MAYOR BOLLWAGE ANNOUNCES A ZIKA VIRUS PANEL DISCUSSION

FOR IMMEDIATE RELEASE
Contact: Kelly Vence
908-820-4124
Public Information Officer
 
MAYOR BOLLWAGE ANNOUNCES A ZIKA VIRUS PANEL DISCUSSION
 
ELIZABETH, NJ- July 1, 2016 – On July 7, 2016, Mayor J. Christian Bollwage will join the Department of Health and Human Services in conjunction with Trinitas Regional Medical Center at a panel discussion regarding the Zika Virus.
 
“Knowledge is the key to prevention and protection against the Zika virus. The City of Elizabeth is committed to providing access to the information and resources that will assist in maintaining good health and overall well-being,” said Mayor J. Christian Bollwage. “From dedicated health care professionals to municipal leaders, this panel will share their expertise and experience as well as discuss precautions that can be taken to limit exposure to the virus. Working together with Trinitas Regional Medical Center, services will be enhanced and proactive measures taken to safeguard the community.”
 
The forum titled “A Community Responds,” will be held at the Trinitas Center of Regional Education (CORE) building, located at 1160-1164 Elizabeth Avenue from 11:00 a.m. to 12:00 p.m. It will be hosted by Mayor Bollwage, as well as a team of panelists including: Dr. William Farrer, Infection Control Expert; Dr. Munir Nazir, Maternal Fetal Medicine Specialist; Lourdes Hernandez, Director of Infection Control at Trinitas and Mark Colicchio, Public Health Officer for the City of Elizabeth.
 
Zika virus disease is spread by the bite of an infected Aedes species mosquito. In addition, these mosquitoes also spread dengue and chikungunya viruses. Primarily, this species of mosquito bites during the day and is typically found in the following: artificial or natural water, containers, including but not limited to: flower pots, buckets, plates under potted plants, water bowls for pets and bird baths. The most common symptoms are fever, rash, red eyes, joint or muscle pain and headache. Indications usually begin 2 to 7 days after being bitten by an infected mosquito and can last several days to a week. At this time, there is no vaccine or medicine to treat Zika.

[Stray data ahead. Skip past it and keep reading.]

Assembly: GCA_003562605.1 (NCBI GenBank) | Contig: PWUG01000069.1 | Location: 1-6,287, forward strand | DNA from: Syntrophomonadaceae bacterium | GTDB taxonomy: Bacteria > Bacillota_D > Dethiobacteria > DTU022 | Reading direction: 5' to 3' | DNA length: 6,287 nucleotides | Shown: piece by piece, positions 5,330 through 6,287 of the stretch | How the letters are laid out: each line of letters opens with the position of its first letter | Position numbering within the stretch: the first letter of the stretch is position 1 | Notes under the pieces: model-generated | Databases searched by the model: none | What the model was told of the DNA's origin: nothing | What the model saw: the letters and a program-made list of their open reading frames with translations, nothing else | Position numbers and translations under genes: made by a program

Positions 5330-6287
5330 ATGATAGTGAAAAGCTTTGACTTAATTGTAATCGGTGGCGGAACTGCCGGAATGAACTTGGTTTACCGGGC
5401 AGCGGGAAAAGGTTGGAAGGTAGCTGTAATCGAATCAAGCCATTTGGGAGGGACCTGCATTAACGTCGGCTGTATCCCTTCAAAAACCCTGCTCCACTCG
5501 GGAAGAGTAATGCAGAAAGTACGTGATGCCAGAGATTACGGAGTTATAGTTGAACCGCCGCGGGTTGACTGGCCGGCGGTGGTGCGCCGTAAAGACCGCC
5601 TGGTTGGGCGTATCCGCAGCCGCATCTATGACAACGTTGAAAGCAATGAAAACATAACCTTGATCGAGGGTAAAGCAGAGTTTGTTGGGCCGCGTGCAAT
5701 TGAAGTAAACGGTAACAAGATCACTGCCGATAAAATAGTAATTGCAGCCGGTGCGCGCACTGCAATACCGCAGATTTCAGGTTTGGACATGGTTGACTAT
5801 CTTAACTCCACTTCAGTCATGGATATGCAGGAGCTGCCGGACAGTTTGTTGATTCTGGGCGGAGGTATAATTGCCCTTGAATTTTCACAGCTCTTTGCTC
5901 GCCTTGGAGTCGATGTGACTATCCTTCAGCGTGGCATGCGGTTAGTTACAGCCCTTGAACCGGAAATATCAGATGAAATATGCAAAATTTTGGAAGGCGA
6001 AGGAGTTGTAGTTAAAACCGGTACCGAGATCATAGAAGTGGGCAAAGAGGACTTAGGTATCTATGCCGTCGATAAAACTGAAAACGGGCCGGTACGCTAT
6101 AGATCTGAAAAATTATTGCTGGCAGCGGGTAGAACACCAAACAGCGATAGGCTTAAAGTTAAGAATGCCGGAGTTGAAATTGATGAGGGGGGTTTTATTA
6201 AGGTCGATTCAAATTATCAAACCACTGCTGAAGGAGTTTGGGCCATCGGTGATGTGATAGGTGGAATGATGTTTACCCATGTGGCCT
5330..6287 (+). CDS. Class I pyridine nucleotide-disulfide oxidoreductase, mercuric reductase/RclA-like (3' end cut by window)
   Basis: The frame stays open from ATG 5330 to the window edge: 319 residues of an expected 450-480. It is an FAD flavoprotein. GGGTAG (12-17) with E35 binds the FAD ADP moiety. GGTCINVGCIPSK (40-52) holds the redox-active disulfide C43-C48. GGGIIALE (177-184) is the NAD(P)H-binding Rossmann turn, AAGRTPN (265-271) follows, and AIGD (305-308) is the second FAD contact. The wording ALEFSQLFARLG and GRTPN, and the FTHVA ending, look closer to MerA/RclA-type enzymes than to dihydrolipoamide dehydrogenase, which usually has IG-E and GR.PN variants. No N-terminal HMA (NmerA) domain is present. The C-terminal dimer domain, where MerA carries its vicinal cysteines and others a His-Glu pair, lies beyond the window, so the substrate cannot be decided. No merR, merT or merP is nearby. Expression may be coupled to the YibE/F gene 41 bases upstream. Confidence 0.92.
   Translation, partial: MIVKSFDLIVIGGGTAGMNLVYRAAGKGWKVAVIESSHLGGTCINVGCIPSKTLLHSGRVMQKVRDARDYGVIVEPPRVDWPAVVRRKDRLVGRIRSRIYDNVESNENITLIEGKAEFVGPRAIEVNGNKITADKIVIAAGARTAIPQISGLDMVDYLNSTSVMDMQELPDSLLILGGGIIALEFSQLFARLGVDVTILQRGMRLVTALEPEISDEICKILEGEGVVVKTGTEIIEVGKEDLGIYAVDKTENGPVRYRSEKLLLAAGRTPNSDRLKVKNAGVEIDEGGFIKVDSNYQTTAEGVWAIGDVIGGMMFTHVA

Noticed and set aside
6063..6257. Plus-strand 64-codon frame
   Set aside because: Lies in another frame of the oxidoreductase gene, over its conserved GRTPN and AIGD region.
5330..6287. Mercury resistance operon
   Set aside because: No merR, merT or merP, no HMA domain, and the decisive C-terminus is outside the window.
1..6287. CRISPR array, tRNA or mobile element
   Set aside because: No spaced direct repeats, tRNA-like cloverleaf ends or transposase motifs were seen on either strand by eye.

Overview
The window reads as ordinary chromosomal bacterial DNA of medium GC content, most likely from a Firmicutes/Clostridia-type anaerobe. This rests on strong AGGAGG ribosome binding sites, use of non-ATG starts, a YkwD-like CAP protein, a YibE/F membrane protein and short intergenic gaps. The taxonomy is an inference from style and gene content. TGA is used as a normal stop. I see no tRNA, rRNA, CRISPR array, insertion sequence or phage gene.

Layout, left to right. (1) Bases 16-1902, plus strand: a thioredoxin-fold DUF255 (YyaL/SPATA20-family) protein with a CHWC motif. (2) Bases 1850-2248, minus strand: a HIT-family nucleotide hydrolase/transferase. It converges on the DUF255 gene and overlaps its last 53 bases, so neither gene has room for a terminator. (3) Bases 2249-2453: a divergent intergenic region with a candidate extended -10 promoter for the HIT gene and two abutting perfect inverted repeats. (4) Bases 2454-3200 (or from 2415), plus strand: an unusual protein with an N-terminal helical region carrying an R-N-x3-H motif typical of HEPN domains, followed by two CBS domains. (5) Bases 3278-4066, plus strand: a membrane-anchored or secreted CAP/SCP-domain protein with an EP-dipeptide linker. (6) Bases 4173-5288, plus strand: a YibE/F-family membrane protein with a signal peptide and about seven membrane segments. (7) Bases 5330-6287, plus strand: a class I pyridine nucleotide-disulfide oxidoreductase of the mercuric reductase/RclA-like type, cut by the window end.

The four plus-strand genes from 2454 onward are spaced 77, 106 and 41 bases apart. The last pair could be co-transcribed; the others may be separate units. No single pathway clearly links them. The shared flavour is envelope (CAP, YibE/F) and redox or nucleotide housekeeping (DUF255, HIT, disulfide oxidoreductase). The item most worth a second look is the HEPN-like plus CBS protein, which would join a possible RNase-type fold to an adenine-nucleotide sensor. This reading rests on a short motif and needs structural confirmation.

“The spread of the Zika virus could eventually present a true health challenge to the Elizabeth area community,” explained Gary S. Horan, FACHE, President & CEO of Trinitas. “We urge everyone to attend this program in order to be prepared with the most up to date information.”
 
New Jersey had its first case of Zika in early June, when a baby was delivered with birth defects caused by the virus. The child's 31-year-old mother was exposed to the virus in her native Honduras. The U.S. Centers for Disease Control and Prevention has urged pregnant women to avoid traveling to more than a dozen countries in South and Central America, along with the Caribbean, including Puerto Rico, where the virus is prevalent.
 
“Working with the Mayor, State and local healthcare professionals, this upcoming panel discussion will act as a catalyst in driving communication between its partners to our residents and community,” said Krishna Garlic, Director of Health and Human Services. “The Zika epidemic is a public issue that we will need to continue to monitor, research and respond to, in order to make sure our residents stay educated and informed on this subject.”
 
To register for this event, please call Andera Topping with the City of Elizabeth at 908-820-4050. For more information about the Zika Virus, please visit www.elizabethnj.org/zika-virus.